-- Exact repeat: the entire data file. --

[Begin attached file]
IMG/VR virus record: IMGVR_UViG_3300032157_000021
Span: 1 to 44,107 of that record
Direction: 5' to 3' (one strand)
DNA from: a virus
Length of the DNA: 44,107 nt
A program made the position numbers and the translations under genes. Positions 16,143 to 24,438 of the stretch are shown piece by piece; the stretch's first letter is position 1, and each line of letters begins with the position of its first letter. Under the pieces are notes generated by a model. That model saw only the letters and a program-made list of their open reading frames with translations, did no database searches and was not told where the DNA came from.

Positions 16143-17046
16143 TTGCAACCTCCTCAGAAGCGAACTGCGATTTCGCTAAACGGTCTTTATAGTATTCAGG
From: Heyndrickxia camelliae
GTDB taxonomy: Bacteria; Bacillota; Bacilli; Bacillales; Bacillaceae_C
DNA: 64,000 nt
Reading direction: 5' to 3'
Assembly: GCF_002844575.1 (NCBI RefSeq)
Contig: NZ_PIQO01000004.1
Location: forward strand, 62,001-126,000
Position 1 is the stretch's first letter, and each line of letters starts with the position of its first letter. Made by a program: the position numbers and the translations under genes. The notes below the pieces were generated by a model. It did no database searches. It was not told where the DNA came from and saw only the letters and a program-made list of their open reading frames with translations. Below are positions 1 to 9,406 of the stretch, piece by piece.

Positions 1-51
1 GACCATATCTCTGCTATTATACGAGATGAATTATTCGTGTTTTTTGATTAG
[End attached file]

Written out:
IMG/VR virus record: IMGVR_UViG_3300032157_000021
Span: 1 to 44,107 of that record
Direction: 5' to 3' (one strand)
DNA from: a virus
Length of the DNA: 44,107 nt
A program made the position numbers and the translations under genes. Positions 16,143 to 24,438 of the stretch are shown piece by piece; the stretch's first letter is position 1, and each line of letters begins with the position of its first letter. Under the pieces are notes generated by a model. That model saw only the letters and a program-made list of their open reading frames with translations, did no database searches and was not told where the DNA came from.

Positions 16143-17046
16143 TTGCAACCTCCTCAGAAGCGAACTGCGATTTCGCTAAACGGTCTTTATAGTATTCAGG
From: Heyndrickxia camelliae
GTDB taxonomy: Bacteria; Bacillota; Bacilli; Bacillales; Bacillaceae_C
DNA: 64,000 nt
Reading direction: 5' to 3'
Assembly: GCF_002844575.1 (NCBI RefSeq)
Contig: NZ_PIQO01000004.1
Location: forward strand, 62,001-126,000
Position 1 is the stretch's first letter, and each line of letters starts with the position of its first letter. Made by a program: the position numbers and the translations under genes. The notes below the pieces were generated by a model. It did no database searches. It was not told where the DNA came from and saw only the letters and a program-made list of their open reading frames with translations. Below are positions 1 to 9,406 of the stretch, piece by piece.

Positions 1-51
1 GACCATATCTCTGCTATTATACGAGATGAATTATTCGTGTTTTTTGATTAG